# Binary addition and subtraction rules

The Web This site. Arithmetic rules for binary numbers are quite straightforward, and similar to those used in decimal arithmetic. The rules for addition of binary numbers are:. Notice that in Fig. Binary addition is carried out just like decimal, by adding up the columns, starting at the right and working column by column towards the left.

For example, in Fig. The rules for subtraction of binary numbers are again similar to decimal. The subtraction rules for binary are quite simple even if the borrow and pay back system create some difficulty. The rules for binary subtraction are quite straightforward except that when 1 is subtracted from 0, a borrow must be created from the next most significant column.

This borrow is then worth 2 10 or 10 2 because a 1 bit in the next column to the left is always worth twice the value of the column on its right. Notice that in the third column from the right 2 2 a borrow from the 2 3 column is made and then paid back in the MSB 2 3 column. Borrowing 1 from the next highest value column to the left converts the 0 in the 2 2 column into 1 0 2 and paying back 1 from the 2 2 column to the 2 3 adds 1 to that column converting the 0 to 0 1 2.

Once these basic ideas are understood, binary subtraction is not difficult, but does require some care. As the main concern in this module is with electronic methods of performing arithmetic however, it will not be necessary to carry out manual subtraction of binary numbers using this method very often. This is because electronic methods of subtraction do not use borrow and pay back, as it leads to over complex circuits and slower operation.

Computers therefore, use methods that do not involve borrow. These binary addition and subtraction rules will be fully explained in Number Systems Modules 1. Just to make sure you understand basic binary subtractions try the examples below on paper. Be sure to show your working, including borrows and paybacks where appropriate. Using the squared paper helps prevent errors by keeping your binary columns in line.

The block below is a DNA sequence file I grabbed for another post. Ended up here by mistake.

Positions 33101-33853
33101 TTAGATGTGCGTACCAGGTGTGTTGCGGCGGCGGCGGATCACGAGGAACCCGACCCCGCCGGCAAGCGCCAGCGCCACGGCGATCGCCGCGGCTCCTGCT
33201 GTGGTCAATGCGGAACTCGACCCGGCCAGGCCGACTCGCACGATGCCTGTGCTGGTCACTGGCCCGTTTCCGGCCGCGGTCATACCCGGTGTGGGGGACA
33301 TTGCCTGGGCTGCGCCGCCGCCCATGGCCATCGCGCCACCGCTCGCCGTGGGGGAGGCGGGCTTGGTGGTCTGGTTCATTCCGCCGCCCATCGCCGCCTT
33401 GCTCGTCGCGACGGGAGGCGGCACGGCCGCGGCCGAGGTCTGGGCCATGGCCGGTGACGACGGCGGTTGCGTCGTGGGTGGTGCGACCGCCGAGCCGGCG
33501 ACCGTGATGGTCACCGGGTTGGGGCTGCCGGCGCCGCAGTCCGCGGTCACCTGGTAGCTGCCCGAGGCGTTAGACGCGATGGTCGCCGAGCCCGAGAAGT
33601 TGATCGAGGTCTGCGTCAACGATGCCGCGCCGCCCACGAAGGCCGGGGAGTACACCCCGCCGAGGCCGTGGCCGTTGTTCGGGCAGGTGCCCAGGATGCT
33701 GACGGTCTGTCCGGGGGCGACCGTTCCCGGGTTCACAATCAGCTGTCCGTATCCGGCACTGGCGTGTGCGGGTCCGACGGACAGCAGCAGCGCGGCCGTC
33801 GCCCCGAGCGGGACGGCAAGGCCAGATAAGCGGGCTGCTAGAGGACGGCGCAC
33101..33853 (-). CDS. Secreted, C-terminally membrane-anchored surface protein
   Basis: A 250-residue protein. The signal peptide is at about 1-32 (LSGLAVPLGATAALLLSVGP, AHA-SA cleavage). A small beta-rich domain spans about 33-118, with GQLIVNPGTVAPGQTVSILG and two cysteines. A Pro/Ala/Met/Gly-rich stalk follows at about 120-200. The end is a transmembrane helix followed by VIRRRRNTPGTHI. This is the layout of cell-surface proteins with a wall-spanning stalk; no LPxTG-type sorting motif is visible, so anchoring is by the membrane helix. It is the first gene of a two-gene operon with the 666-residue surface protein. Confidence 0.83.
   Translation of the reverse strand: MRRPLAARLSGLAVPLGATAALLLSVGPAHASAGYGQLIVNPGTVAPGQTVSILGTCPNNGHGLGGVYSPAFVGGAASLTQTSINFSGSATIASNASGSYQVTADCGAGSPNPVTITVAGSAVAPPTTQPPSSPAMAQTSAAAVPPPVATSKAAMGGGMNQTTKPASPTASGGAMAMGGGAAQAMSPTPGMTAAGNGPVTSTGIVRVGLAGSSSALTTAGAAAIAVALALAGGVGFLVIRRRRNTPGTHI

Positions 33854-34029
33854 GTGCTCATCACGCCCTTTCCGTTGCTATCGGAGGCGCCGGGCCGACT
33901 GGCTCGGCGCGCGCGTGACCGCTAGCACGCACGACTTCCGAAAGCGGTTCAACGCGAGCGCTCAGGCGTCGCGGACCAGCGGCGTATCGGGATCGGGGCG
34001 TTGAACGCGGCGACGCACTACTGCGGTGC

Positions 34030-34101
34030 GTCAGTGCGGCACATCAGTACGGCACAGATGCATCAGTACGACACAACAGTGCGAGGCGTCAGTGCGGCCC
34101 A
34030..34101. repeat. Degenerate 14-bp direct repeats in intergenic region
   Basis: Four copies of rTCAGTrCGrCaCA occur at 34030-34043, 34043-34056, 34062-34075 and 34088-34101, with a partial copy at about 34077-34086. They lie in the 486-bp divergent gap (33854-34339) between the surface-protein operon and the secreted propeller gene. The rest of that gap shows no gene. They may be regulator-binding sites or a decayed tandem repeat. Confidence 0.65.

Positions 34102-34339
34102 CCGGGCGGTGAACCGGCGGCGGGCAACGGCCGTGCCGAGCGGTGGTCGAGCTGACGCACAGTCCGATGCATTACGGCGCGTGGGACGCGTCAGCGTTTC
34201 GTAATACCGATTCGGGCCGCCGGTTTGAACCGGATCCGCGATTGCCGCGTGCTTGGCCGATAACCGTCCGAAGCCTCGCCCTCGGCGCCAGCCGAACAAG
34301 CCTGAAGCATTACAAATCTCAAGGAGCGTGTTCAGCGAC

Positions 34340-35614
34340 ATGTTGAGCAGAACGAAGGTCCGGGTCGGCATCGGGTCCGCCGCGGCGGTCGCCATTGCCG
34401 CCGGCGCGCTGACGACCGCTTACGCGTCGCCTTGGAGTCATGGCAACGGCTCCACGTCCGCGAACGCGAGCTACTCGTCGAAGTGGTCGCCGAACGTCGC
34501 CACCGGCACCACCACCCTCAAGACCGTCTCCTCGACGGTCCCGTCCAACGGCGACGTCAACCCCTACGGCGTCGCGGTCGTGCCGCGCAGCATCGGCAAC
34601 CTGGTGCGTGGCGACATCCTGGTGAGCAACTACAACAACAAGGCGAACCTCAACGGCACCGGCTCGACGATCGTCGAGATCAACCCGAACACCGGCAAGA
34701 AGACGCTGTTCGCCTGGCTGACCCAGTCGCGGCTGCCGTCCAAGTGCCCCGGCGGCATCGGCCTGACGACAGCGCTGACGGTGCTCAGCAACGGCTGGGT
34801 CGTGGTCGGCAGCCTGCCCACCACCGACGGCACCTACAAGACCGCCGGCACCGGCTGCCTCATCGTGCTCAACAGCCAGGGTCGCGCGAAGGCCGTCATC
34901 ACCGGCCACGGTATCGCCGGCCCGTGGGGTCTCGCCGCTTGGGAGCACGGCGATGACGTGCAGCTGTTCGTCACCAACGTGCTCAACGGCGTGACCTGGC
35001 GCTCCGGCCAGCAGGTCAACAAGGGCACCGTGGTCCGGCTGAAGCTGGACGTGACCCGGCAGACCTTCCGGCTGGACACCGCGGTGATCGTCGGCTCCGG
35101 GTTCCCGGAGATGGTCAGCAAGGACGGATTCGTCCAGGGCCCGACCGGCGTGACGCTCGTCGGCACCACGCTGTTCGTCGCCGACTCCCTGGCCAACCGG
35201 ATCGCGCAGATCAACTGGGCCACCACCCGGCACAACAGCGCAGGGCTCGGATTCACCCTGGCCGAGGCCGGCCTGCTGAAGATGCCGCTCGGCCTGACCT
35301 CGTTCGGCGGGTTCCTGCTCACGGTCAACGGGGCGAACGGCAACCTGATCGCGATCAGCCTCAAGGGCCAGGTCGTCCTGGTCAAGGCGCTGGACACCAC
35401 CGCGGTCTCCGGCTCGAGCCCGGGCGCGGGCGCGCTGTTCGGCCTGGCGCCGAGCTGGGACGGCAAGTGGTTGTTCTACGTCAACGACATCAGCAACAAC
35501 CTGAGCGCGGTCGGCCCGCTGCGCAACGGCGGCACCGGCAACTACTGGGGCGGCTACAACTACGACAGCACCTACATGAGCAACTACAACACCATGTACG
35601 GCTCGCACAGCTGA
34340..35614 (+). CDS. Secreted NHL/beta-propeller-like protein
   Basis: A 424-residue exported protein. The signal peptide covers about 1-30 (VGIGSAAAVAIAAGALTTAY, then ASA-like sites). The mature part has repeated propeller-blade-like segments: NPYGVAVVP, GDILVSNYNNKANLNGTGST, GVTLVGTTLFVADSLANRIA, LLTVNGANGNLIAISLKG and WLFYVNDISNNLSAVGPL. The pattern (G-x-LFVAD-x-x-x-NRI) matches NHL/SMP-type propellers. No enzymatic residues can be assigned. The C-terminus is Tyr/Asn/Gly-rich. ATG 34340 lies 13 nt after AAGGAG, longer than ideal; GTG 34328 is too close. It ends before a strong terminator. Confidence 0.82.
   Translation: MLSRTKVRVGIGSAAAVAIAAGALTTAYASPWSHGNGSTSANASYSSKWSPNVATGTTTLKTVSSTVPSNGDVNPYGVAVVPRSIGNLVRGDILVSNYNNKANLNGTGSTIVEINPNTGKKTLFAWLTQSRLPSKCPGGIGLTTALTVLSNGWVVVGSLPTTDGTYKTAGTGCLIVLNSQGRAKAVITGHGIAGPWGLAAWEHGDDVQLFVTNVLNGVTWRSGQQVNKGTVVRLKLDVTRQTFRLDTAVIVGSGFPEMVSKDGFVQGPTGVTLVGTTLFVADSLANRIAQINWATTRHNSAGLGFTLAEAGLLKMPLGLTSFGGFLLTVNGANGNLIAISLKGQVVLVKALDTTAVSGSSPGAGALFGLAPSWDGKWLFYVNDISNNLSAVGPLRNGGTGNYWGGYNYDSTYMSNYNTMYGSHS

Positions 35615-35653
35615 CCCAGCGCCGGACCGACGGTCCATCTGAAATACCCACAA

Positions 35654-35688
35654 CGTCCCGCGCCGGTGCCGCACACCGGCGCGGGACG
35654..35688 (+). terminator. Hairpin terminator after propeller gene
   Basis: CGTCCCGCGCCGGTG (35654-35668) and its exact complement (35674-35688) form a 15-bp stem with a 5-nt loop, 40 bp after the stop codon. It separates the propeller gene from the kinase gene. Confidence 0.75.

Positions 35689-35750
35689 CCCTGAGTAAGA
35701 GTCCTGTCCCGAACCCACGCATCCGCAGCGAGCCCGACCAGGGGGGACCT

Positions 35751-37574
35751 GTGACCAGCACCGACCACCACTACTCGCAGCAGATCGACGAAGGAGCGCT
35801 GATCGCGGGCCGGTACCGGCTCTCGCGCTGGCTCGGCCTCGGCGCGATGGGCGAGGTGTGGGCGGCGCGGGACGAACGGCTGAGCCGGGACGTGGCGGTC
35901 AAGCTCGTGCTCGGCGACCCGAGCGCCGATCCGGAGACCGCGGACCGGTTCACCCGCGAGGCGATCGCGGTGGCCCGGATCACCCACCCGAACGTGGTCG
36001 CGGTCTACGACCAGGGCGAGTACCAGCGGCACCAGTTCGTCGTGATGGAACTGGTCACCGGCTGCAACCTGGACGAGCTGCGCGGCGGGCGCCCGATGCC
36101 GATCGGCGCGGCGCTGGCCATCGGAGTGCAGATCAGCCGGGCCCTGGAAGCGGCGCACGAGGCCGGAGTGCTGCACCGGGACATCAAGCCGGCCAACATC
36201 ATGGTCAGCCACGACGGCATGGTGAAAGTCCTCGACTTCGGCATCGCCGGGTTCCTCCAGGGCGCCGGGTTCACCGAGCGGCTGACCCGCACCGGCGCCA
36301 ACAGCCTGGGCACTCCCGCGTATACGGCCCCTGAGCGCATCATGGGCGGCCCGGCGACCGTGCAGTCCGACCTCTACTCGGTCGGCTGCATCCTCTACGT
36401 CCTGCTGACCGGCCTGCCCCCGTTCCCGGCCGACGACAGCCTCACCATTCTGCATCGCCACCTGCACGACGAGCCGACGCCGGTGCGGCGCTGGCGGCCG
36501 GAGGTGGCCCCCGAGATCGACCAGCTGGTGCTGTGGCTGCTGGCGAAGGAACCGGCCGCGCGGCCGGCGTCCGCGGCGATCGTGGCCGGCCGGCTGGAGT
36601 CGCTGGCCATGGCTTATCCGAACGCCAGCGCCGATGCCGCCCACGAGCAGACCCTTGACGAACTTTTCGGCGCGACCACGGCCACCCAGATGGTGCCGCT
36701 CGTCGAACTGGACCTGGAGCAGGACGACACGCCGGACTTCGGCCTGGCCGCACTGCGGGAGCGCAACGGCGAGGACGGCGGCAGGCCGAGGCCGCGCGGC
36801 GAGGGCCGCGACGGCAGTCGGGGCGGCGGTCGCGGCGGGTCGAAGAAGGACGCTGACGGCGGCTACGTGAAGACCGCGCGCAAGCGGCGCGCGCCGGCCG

This way you will learn about the number systems, not just binary addition and subtraction rules numbers. This is not a problem with this example as the answer 2 10 10 still fits within 4 bits, but what would happen if binary addition and subtraction rules total was greater than 15 10?

As shown in Fig 1. When arithmetic is carried out by electronic circuits, storage locations called registers are binary addition and subtraction rules that can hold only a definite number of bits.

If the register can only hold four bits, then this **binary addition and subtraction rules** would raise a problem. The final carry bit is lost because it cannot be accommodated in the 4-bit register, therefore the answer will be wrong.

To handle larger numbers more bits must be used, but no matter binary addition and subtraction rules many bits are used, sooner or later there must be a limit. Hons All rights reserved. Learn about electronics Digital Electronics. After studying this section, you should be able to: Understand the rules used in binary calculations. Understand limitations in binary arithmetic.